Wow. That child went from having a death sentence, to something more along the lines of a major nuisance.
Bravo, Mr. Banting & Mr. Best! :)
Oh my god. I'd heard the stories, and seen a segment on DLife, but that picture is almost unbearable!
Thanks Dr. Banting!! BTW he was Canadian!! :)
Here's an obituary for Dr Michael Somogyi, another important person that was instrumental in getting insulin to diabetics.
In 1922, while on the Faculty of Washington University
School of Medicine, in teamwork with Drs P. A. Shaffer and
E. A. Doisy, Dr Somogyi was instrumental in working out the
method for the preparation of insulin. This method is to this
day the one used all over the world for the commercial
production of insulin. The first child diabetic to be treated
with insulin in the USA was an 18-month-old baby boy in
the St Louis Children's Hospital in early October 1922, using
insulin prepared by this trio of researchers.
Thanks, I did not know about Somogyi's contribution.
What is even more interesting that the University of Toronto and or Banting did not patent insulin. I guess there was some morality in business then.
I had a great-uncle who was one of Banting's kids in the 1920s. He and his family lived in Saskatchewan and went to Toronto to see Banting because they'd been told that my uncle would live for about two years, at most, and slowly starve to death. Banting hoped to give him 5-6 years when he started him on insulin.
My great-uncle lived into his 70s. :-)
OMG.OMG. I thought it was bad in 1962. By the way, I looked as bad as pic 1 when diagnosed. It just gets me with little kids. I was 10, but......
Thanks for the start of the Discussion , Richard !!
A bit more info about Dr.Banting: Born on Nov. 14, 1891 in Alliston, Ontario
Married Marion Robertson in 1924
Died Feb. 21, 1941 in a plane crash at Gander, Newfoundland
1912 Entered Univ. of Toronto Medical School
1920 Established practice in London, Ontario
Lectured on endocrinology at the Univ. of Western Ontario and developed the link between diabetes and the pancreas
In 1921, went to Univ of Toronto and conducted reasearch with J. J. McLeod, C. H. Best and J. B. Collip
Jan 11, 1922 Banting first injected 14 year old Leonard Thompson with Insulin
Treated Elizabeth Hughes with remarkable results
Did not claim a patent for insulin - wanted to give it to the world
Banting and McLeod received the Nobel Prize for Medicine in 1923
Banting shared his prize with Best - McLeod split his with Collip
Knighted in 1934 - Sir Frederick Banting, KBE
Banting House Museum established in London, Ontario
Wellknown for his artistic capabilities as well .
Anthony posted a " LIKE " comment !!
I am aware of the " Somogyi effect" , however learned more , thanks to FHS about Dr.Somogyi and insulin being made available
Wow Ann what a great story, albeit one we don't really want to hear!
I think, when I'm having a bad blood sugar day (like I am today), I should look at this picture.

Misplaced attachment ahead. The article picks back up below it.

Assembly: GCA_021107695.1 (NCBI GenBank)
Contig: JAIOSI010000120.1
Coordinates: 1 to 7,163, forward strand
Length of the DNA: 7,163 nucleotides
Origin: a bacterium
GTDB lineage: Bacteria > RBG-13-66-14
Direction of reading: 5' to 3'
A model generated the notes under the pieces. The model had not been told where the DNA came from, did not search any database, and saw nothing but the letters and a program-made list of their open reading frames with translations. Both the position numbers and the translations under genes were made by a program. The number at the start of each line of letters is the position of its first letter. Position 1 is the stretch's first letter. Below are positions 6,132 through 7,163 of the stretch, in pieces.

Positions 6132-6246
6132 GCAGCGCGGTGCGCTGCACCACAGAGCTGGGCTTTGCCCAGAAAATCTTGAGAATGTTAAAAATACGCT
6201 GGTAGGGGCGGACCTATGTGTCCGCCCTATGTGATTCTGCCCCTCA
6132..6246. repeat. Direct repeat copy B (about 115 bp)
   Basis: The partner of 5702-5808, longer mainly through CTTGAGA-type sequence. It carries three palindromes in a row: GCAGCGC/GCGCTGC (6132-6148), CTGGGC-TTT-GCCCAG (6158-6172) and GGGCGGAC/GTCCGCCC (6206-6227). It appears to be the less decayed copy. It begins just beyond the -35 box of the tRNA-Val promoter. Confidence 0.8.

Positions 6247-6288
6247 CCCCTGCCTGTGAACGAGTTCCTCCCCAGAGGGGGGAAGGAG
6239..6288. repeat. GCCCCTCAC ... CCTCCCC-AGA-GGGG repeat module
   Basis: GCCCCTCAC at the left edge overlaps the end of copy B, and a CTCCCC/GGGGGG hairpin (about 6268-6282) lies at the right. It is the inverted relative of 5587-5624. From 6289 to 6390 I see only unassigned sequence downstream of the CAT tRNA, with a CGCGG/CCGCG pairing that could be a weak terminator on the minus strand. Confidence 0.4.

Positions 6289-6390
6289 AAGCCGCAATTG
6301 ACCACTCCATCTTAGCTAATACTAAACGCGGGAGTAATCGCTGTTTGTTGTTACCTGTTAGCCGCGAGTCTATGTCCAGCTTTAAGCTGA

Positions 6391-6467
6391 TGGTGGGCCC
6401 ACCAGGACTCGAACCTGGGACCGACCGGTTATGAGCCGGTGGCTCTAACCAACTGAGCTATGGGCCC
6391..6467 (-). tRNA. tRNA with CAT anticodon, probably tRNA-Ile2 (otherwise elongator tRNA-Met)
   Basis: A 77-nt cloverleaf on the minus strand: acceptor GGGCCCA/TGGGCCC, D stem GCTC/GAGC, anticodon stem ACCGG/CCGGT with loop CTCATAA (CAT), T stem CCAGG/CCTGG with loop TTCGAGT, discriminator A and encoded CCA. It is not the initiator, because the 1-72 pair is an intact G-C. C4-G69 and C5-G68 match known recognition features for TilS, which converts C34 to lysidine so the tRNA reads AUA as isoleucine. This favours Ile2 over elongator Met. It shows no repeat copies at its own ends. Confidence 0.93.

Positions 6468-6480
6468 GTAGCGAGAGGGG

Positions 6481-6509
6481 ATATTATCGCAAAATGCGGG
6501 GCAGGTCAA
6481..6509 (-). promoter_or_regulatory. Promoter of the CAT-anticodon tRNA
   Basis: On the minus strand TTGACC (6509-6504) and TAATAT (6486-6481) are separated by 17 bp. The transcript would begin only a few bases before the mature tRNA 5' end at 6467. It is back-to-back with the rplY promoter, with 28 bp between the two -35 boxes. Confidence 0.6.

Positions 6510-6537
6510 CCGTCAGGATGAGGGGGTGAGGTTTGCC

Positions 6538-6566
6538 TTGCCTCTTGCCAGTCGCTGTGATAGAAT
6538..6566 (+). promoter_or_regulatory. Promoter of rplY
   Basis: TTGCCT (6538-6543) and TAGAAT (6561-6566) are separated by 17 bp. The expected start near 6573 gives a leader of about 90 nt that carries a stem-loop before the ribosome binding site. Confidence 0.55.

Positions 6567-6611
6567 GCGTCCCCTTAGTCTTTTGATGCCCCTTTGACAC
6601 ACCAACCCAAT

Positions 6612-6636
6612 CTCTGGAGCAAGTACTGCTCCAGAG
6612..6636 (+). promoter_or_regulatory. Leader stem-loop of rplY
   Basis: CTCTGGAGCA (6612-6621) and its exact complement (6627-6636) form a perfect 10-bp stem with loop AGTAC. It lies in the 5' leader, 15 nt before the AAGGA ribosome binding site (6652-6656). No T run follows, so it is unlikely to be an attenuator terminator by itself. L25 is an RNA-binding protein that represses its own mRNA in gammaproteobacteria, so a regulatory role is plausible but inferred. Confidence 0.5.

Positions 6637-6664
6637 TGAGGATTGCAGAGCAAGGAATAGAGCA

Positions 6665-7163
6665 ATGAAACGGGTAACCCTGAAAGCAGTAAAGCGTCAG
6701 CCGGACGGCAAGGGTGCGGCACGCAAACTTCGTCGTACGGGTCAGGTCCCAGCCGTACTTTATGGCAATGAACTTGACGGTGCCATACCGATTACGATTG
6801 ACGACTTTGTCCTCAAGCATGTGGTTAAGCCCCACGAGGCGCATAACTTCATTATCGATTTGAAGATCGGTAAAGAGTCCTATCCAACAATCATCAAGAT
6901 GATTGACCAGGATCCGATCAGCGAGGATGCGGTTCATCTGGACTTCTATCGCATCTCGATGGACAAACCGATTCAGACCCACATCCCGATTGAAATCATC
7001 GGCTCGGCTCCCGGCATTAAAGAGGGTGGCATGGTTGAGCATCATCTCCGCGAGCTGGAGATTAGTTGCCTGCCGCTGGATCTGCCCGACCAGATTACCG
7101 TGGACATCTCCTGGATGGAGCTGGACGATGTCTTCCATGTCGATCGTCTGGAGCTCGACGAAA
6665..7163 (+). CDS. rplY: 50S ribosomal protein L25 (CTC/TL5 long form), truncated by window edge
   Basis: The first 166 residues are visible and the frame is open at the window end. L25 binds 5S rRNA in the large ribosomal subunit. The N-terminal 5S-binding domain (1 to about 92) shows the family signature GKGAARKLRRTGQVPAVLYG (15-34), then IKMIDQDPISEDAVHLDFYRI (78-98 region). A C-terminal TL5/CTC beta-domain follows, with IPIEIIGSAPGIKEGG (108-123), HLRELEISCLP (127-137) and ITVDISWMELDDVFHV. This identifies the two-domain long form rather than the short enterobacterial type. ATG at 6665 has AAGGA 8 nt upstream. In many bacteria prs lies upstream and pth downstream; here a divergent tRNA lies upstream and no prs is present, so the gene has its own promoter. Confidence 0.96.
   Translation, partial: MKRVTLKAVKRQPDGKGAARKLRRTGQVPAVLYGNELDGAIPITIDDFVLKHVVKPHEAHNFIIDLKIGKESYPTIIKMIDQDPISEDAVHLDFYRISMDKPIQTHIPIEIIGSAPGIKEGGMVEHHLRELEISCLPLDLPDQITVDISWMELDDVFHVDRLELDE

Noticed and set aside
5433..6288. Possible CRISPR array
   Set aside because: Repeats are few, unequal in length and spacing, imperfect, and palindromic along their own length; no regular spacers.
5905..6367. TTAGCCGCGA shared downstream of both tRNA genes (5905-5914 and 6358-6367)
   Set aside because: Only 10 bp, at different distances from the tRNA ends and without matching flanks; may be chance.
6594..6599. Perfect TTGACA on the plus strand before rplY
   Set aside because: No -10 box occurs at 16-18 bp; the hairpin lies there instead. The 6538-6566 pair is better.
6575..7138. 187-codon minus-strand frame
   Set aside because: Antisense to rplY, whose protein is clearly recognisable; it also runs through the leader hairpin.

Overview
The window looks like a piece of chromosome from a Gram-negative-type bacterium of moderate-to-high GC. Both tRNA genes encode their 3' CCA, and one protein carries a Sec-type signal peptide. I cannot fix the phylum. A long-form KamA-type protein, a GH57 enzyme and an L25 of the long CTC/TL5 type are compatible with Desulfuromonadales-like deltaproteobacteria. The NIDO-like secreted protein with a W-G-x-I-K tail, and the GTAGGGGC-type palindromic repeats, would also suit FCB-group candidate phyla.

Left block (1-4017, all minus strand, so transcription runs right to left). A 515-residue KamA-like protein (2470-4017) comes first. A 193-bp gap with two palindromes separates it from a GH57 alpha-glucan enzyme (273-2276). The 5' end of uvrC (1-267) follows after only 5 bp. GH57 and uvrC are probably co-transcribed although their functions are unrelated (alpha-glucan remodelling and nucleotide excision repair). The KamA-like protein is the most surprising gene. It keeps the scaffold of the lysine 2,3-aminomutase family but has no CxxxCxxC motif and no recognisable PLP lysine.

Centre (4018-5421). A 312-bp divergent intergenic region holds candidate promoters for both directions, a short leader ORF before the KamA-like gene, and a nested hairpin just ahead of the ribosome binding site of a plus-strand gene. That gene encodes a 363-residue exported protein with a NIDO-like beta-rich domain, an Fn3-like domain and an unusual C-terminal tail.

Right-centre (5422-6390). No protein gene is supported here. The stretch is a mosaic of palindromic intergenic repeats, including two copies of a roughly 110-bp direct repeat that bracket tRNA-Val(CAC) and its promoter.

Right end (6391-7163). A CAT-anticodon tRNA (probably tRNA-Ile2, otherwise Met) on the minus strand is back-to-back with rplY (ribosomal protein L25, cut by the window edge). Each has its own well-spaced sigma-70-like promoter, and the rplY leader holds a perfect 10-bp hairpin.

Even my worst blood sugar days are nothing compared to before insulin. Without insulin my blood sugar would be 1000 and I would be dead.
Can you patent a hormone produced by every healthy pancreas in the world?
Michael Bliss's books 'Discovery of Insulin' and 'Banting: A Biography' do a great job of explaining how insulin was discovered. The CBC ran a video several years ago called 'Glory Enough for All' that is just great.
Dr. Banting and Prof. McCleod received the Nobel Prize for the discovery. Dr. Banting shared his part with Charles Best and McLeod shared his with the chemist who really refined the insulin, James Collip.
It is an absolutely fascinating story. Check out the books and the video.
Yeah, we all learn about DP and the Somogyi Effect, but he did a ton of research back in those days.
Michael Bliss was a Speaker at last October's Canadian Diabetes Association AGM in Toronto, ON and I was priveleged to hear him speak about Frederick Banting
That's neat, Nell! I wish I could have been there with you.
Thanks for the references, I hope I can find the video.
Of course, one can nearly 'patent, trademark, register', anything it seems, of course insulin. OUR HEROES!
Children dying from diabetic ketoacidosis were kept in large wards, often with 50 or more patients in a ward, mostly comatose. Grieving family members were often in attendance, awaiting the (until then, inevitable) death.
In one of medicine's more dramatic moments, Banting, Best, and Collip went from bed to bed, injecting an entire ward with the new purified extract. Before they had reached the last dying child, the first few were awakening from their coma, to the joyous exclamations of their families.
The Nobel Prize committee in 1923 credited the practical extraction of insulin to a team at the University of Toronto and awarded the Nobel Prize to two men: Frederick Banting and J.J.R. Macleod. They were awarded the Nobel Prize in Physiology or Medicine in 1923 for the discovery of insulin. Banting, insulted that Best was not mentioned, shared his prize with him, and Macleod immediately shared his with James Collip. The patent for insulin was sold to the University of Toronto for one half-dollar.
we all would be! makes me feel so grateful..it's an eye opener for sure. also think about those who suffer with other horrible chronic diseases, MS, ALS, Parkinsons..ya know, that's NO walk in the park either. Diabetes sucks for sure..but, look what we have, albeit a beast to manage, at least we're alive and puttin' along, trying and trying and we keep trying.
Thank God for these men! NOW, let's find a cure, pretty please?!>???